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Nachiket Deshpande, Amro M. Stino, Brandon W. Smith, Ann A. Little, Lynda J. S. Yang, Paul Park, and Yamaan S. Saadeh

OBJECTIVE

Postoperative C5 palsy (C5P) is a well-recognized and often-delayed complication of cervical spine surgery. Most patients recover within 6 months of onset, but the prognosis of severe cases is poor. The clinical significance and natural history of mild versus severe C5P appear to differ substantially, but palsy severity and recovery have been poorly characterized in the literature.

METHODS

Owing to the varying prognoses and expanding treatment options such as nerve transfer surgery to reconstruct the C5 myotome, this systematic review attempted to describe how C5P severity is classified and how C5P and its recovery are defined, with the aim of proposing a postoperative C5P scale to support clinical decision-making. PubMed was searched for articles in English published since 2000 that offer a clear definition of postoperative C5P or its recovery. Only articles reporting exclusively on C5 palsy for patients undergoing surgery for degenerative disease were included. A single reviewer screened titles and abstracts and reviewed the full text of relevant articles, with consultation as needed from a second reviewer. Data collected included postoperative C5P definitions, classification of C5P severity, and definition and/or classification of C5P recovery. Qualitative analysis was performed.

RESULTS

Full-text reviews were conducted of 98 of 272 articles identified and screened, and 43 met the inclusion criteria. Postoperative C5P was most commonly defined as a reduction in deltoid muscle strength by ≥ 1 grade using manual muscle testing (MMT), with potential biceps involvement also noted by some studies. The few studies that stratified C5P on the basis of severity unanimously characterized severe C5P as MMT grade ≤ 2. Nine studies reported on C5P recovery. Deltoid muscle strength improvement of MMT grade 5 commonly defined complete recovery, with no MMT improvement considered partial recovery.

CONCLUSIONS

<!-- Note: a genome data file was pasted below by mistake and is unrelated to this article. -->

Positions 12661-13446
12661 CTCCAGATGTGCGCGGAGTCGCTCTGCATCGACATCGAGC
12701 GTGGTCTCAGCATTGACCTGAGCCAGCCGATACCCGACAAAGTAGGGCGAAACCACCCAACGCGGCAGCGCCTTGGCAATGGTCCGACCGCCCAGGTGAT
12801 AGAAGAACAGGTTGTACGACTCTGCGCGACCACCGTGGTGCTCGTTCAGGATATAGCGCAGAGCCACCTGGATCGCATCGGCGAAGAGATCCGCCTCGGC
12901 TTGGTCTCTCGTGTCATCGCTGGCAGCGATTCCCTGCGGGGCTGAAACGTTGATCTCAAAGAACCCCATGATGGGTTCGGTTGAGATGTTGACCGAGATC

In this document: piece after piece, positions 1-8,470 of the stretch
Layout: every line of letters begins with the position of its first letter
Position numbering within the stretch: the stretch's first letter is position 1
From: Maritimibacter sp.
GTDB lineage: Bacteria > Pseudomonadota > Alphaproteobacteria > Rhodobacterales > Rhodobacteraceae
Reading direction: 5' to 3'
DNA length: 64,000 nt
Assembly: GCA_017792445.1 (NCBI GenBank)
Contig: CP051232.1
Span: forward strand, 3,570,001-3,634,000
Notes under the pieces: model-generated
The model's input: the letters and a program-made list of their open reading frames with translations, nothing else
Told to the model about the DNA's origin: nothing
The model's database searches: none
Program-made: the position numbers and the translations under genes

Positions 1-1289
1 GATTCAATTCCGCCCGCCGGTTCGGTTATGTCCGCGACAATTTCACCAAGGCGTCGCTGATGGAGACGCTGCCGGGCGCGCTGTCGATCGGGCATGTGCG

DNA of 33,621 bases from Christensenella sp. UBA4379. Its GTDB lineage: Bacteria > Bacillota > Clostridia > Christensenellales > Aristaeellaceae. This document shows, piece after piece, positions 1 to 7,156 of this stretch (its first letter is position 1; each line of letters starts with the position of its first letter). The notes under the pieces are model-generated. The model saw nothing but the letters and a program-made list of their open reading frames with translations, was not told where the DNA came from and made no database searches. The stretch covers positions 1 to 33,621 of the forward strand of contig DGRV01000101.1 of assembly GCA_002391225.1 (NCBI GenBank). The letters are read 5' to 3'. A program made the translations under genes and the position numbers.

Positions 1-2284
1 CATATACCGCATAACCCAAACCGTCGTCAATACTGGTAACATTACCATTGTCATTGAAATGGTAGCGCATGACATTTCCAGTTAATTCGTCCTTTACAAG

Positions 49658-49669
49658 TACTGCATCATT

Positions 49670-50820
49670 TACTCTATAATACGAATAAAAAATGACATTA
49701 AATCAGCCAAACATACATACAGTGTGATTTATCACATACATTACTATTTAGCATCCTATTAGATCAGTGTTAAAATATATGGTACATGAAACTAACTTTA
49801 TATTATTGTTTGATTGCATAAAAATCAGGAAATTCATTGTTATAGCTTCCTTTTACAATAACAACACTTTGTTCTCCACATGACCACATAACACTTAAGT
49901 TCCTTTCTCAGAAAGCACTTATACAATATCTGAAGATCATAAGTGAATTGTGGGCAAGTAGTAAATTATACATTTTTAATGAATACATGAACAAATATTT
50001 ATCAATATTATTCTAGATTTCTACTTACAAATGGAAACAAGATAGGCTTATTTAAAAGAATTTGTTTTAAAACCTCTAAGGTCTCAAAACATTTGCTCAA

This review identified clear discrepancies in the definitions of C5P and its recovery, leading to heterogeneity in its evaluation and management. With the emergence of therapeutic procedures for severe C5P, standardization of the definitions of C5P and its recovery is critical. The authors propose MMT grades of 4, 3, and ≤ 2 to classify C5P as mild, moderate, and severe, respectively, and grades of 5, 4, and 3 to classify recovery as complete, sufficient, and useful, respectively.

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Nachiket Deshpande, Moustafa S. Hadi, Jock C. Lillard, Peter G. Passias, Joseph R. Linzey, Yamaan S. Saadeh, Michael LaBagnara, and Paul Park

OBJECTIVE

Osteoporosis has significant implications in spine fusion surgery, for which reduced spinal bone mineral density (BMD) can result in complications and poorer outcomes. Currently, dual-energy x-ray absorptiometry (DEXA) is the gold standard for radiographic diagnosis of osteoporosis, although DEXA accuracy may be limited by the presence of degenerative spinal pathology. In recent years, there has been an evolving interest in using alternative imaging, including CT and MRI, to assess BMD. In this systematic review of the literature, the authors assessed the use and effectiveness of MRI, opportunistic CT (oCT), and quantitative CT (qCT) to measure BMD.

METHODS

In accordance with the PRISMA guidelines, the authors conducted a systematic search for articles posted on PubMed between the years 2000 and 2022 by using the keywords "opportunistic CT, quantitative CT, MRI" AND "bone density" AND "spine." Inclusion criteria consisted of articles written in English that reported studies pertaining to human or cadaveric subjects, and studies including a measure of spinal BMD. Articles not related to spinal BMD, osteoporosis, or spinal surgery or reports of studies that did not include the use of spinal MRI or CT were excluded. Key study outcomes were extracted from included articles, and qualitative analysis was subsequently performed.

RESULTS

The literature search yielded 302 articles. Forty-two articles reported studies that met the final inclusion criteria. Eighteen studies utilized MRI protocols to correlate spinal BMD with vertebral bone quality scores, M-scores, and quantitative perfusion markers. Eight studies correlated oCT with spinal BMD, and 16 studies correlated qCT with spinal BMD. With oCT and qCT imaging, there was consensus that Hounsfield unit (HU) values > 160 demonstrated significant reduction in risk of osteoporosis, whereas HU values < 110 were significantly correlated with osteoporosis.

CONCLUSIONS

Osteoporosis is increasingly recognized as a significant risk factor for complications after spinal fusion surgery. Consequently, preoperative assessment of BMD is a critical factor to consider in planning surgical treatment. Although DEXA has been the gold standard for BMD measurement, other imaging modalities, including MRI, oCT, and qCT, appear to be viable alternatives and may offer cost and time savings.